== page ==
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Illustration by Gracia Lam

In the heyday of the tech bubble, Bill Young found himself with a bank account that was growing by millions, and a gnawing feeling that something was very wrong. Young was not only the CEO of telecom upstart Optel Communications, he was also earning a small fortune thanks to an investment he made in his cousin Bob Young’s open-source software company, Red Hat. But his wealth only added to his anxiety. 

“I sort of had the sense that the world had gone mad,” said Young, a generally understated individual who is exuberant when he comes to topics he’s passionate about. “I started to become a little disillusioned and told myself I need to find something else.” 

The importance he placed on commerce remained intact despite the craziness of those days, but he increasingly became interested in philanthropy. Research led him to ideas emerging in pockets of the United States that combined business philosophies with charitable concepts. It didn’t take long before a new innovative social venture was born.

Young founded Social Capital Partners in 2001 as a non-profit organization. The goal was to use financing as a tool to prod socially minded organizations into hiring more workers with disadvantages.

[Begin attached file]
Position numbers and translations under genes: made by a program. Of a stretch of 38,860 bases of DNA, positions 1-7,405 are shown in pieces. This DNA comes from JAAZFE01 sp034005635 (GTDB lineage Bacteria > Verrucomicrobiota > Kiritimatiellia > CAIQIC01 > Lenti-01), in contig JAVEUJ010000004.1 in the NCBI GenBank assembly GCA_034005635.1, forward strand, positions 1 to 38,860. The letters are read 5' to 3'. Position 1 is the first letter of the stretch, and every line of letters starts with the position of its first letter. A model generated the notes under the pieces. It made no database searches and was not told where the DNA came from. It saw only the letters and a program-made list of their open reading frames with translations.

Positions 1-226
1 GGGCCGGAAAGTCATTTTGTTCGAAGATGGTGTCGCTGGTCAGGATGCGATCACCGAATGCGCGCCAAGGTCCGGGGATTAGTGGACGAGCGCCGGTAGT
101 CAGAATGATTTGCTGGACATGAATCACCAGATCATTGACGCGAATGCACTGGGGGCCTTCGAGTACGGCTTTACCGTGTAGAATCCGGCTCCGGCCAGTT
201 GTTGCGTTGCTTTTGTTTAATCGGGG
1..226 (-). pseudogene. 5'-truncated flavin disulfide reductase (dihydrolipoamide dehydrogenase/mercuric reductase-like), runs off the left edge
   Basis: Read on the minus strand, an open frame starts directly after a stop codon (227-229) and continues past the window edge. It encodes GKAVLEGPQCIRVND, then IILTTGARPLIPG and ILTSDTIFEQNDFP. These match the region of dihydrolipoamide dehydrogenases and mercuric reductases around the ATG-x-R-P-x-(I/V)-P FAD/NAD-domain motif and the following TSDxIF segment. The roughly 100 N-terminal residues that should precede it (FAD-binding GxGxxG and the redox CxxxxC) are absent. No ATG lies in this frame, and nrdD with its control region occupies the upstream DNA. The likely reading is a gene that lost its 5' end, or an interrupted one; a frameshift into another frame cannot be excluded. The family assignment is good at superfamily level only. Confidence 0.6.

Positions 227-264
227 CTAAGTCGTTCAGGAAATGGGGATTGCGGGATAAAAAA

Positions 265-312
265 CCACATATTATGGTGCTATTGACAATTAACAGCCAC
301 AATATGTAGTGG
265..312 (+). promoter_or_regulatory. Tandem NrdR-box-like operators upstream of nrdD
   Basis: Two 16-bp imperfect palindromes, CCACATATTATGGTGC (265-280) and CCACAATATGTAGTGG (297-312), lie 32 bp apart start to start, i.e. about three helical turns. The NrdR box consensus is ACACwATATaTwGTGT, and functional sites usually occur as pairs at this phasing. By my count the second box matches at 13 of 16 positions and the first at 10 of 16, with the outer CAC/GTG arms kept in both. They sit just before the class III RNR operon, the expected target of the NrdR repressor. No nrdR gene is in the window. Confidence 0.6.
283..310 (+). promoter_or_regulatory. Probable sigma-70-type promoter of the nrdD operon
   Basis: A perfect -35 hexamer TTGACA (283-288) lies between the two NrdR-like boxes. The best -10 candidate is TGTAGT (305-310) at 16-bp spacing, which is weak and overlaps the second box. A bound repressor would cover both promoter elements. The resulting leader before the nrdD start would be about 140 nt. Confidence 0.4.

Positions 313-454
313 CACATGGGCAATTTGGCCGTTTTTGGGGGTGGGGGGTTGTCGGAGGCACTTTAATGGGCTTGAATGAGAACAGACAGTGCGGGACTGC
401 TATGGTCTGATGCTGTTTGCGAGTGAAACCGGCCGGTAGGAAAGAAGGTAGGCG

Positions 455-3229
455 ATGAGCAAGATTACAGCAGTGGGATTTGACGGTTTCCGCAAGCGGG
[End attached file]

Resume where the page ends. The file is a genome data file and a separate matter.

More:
“The challenge we picked was, how do you find meaningful employment opportunities for people who face employment barriers? Not just people with physical and mental disabilities, but also at-risk youth, single moms and new immigrants.”

Social Capital Partners (SCP) started off by offering financing and business advice to organizations that committed to hire disadvantaged workers, such as Inner City Renovations in Winnipeg, which employs aboriginals, and TurnAround Couriers in Toronto, which hires from youth shelters.

But after five years, Young had mixed feelings about SCP’s achievements. 
“It worked financially and it worked socially,” he told Corporate Knights. “On the other hand, we stepped back and said: It’s taken us five years to provide 300-odd jobs to the population we are trying to help. What are 300 jobs in the global scheme of things?”

So SCP shifted its focus. It began partnering with franchises, such as Active Green and Ross auto centres, and offered start-up capital at attractive rates to potential franchisees. Those preferential rates, however, hinged on the willingness of franchisees to hire qualified job candidates that SCP helped identify through community service agencies.

“The amount of work that Social Capital Partners does is phenomenal,” said Peter Steele, general manager at Active Green and Ross. “They have established which agency to talk to in every market we operate. In St. Catharines, you’d talk to March of Dimes, but in Toronto you might talk to workplace agencies.”

The people the chain hires through the program tend to have a longer tenure than others, and many become managers, said Steele. But he acknowledged there are still barriers. “There’s resistance everywhere, including our own chain, so I don’t want to make it sound like everybody’s a saint.”